I loved the look of Measureful, and the promise of automated reports snagged me. There were also many promises of flexibility and easy setup, but I did not find this to be the case. I was also disappointed that it took hours to get questions answered; in their defense, I was creating dashboards over the weekend, but sending in an inquiry on a Friday and not getting an answer until Monday just wasn’t good enough for me. My experience was frustrating, and even deleting my account required an inquiry, which seemed a bit outdated. Their reports and dashboards do look professional and promise to pull out data that isn’t evident, but they’ll need to do some work on tutorials and support. That being said, if you have a little more patience than I do give them a try, they do offer promise I just didn’t have the time to invest. Service plans range from $49.00 and up per month.

When it comes to gaining the holistic view of marketing and sales within your organization, Klipfolio is the way to go. It gives you a real-time view in very professional-looking dashboards. They have several prebuilt Klipstarts that can get you started, but my challenge came when trying to set up the dashboards with custom data. The editor can be a bit clumsy and takes some time to get used to, but the real-time metrics provide a reason to invest the time to figure it out. It’s also very reasonably priced, starting at $24 per month.

DashThis offered a variety of templates and was fairly easy when it came to pulling in digital marketing data. It was easy to tap into Google Analytics, Facebook, Twitter and LinkedIn. Most data that it aggregates is from Google Analytics, and then you can customize with social channels and upload spreadsheet data. It’s a bit more manual labor than I like, but with the time crunch I found myself in, it was a system that worked.  It’s currently my dashboard solution of choice, at least for now.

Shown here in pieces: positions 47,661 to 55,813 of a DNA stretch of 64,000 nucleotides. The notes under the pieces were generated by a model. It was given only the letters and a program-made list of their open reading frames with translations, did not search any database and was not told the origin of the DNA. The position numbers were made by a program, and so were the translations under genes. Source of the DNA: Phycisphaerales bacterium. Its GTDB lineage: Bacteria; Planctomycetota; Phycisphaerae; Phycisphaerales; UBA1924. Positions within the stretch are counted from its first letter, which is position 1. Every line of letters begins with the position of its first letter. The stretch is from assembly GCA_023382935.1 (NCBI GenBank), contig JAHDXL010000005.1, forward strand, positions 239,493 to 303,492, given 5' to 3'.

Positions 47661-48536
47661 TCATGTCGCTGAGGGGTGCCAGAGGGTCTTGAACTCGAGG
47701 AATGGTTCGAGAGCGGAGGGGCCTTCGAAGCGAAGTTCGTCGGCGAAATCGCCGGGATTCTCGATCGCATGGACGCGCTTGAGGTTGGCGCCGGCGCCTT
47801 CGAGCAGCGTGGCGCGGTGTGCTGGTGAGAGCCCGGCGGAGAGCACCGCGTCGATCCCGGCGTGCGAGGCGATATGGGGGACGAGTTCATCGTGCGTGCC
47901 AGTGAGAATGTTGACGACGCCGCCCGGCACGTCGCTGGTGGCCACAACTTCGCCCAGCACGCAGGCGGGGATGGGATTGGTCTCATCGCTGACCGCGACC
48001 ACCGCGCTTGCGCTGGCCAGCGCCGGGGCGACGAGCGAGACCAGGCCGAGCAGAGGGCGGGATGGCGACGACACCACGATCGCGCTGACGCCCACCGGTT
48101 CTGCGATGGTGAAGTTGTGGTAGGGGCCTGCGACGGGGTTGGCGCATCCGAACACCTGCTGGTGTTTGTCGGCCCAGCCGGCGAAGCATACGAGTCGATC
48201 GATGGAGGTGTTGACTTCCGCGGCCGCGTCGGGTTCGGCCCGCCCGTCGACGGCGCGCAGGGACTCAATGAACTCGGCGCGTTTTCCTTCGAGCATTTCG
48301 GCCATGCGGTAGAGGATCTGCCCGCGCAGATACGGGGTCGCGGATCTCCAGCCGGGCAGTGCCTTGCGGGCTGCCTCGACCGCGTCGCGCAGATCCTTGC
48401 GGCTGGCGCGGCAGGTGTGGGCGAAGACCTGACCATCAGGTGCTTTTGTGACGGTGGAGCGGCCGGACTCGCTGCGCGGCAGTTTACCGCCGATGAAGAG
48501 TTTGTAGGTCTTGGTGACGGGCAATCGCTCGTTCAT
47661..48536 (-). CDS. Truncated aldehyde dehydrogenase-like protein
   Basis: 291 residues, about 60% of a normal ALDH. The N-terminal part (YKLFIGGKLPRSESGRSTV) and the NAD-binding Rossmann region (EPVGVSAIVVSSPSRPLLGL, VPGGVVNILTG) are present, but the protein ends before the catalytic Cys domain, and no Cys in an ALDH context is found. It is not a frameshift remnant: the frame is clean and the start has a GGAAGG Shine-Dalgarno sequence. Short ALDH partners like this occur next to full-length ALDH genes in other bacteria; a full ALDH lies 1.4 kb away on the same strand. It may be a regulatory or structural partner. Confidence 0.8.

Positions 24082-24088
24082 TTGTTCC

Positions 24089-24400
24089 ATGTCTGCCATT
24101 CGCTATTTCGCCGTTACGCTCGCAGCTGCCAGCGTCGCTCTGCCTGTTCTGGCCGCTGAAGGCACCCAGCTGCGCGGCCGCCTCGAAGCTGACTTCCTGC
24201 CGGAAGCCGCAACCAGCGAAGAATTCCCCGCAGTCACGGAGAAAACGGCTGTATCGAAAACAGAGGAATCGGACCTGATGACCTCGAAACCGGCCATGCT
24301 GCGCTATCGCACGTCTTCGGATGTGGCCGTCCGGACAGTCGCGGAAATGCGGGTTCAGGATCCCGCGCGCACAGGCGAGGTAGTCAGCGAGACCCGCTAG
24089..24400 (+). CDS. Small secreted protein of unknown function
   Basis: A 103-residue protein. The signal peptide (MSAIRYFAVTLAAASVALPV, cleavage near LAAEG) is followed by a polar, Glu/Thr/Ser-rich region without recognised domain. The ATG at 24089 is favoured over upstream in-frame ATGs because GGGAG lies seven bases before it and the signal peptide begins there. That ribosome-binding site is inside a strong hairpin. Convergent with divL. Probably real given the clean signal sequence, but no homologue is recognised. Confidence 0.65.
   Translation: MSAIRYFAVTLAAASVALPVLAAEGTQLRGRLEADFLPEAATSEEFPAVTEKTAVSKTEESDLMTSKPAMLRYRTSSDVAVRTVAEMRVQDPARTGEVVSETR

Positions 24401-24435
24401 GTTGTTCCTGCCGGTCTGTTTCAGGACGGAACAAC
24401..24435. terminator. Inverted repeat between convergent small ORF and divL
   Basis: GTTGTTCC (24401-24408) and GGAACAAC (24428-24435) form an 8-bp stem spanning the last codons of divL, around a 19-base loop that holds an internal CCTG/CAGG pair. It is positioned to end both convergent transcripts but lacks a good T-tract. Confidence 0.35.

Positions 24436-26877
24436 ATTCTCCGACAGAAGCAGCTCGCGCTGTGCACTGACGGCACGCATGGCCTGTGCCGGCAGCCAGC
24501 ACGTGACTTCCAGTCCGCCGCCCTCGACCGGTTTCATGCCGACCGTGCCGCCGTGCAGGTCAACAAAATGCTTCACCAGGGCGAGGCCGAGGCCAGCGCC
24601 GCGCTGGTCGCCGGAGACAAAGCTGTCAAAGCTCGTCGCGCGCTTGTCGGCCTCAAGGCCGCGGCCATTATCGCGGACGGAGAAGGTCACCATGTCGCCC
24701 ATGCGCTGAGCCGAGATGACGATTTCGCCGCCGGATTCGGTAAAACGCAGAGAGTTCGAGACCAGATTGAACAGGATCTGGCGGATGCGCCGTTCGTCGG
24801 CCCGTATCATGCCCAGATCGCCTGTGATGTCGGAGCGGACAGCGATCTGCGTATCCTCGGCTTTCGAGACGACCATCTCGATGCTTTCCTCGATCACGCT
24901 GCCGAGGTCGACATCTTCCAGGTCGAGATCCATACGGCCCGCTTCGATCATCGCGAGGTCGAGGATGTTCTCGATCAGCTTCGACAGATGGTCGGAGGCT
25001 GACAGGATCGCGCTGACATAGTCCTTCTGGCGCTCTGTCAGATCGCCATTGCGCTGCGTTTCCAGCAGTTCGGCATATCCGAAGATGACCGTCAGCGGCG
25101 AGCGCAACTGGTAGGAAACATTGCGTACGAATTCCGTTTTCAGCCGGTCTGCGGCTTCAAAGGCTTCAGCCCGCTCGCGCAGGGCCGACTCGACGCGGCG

Note that DashThis will give daily, weekly and monthly metrics, but it does not give real-time data. Finally, their support was solid: When I had a question, they didn’t just send me an email reply, but created a screencast specifically for me to solve my issue. Pricing starts at $39 per month.

Cyfe is the most reasonably priced software that helps with creating dashboards, starting out at $19 per month to upgrade as a premium member and offering an unlimited number of dashboards. They tout clients like ABC, AT&T, and Whole Foods. Their platform can support the small business as well as the enterprise level, offering a lot of flexibility. It’s easy to setup and easy to use. In my opinion, it’s the most simplified way of pulling all of your data into one spot for that at-a-glance view, and they won’t nickel and dime you or limit you on what data you pull in. If you need a recommendation on where to start, my recommendation is to start here.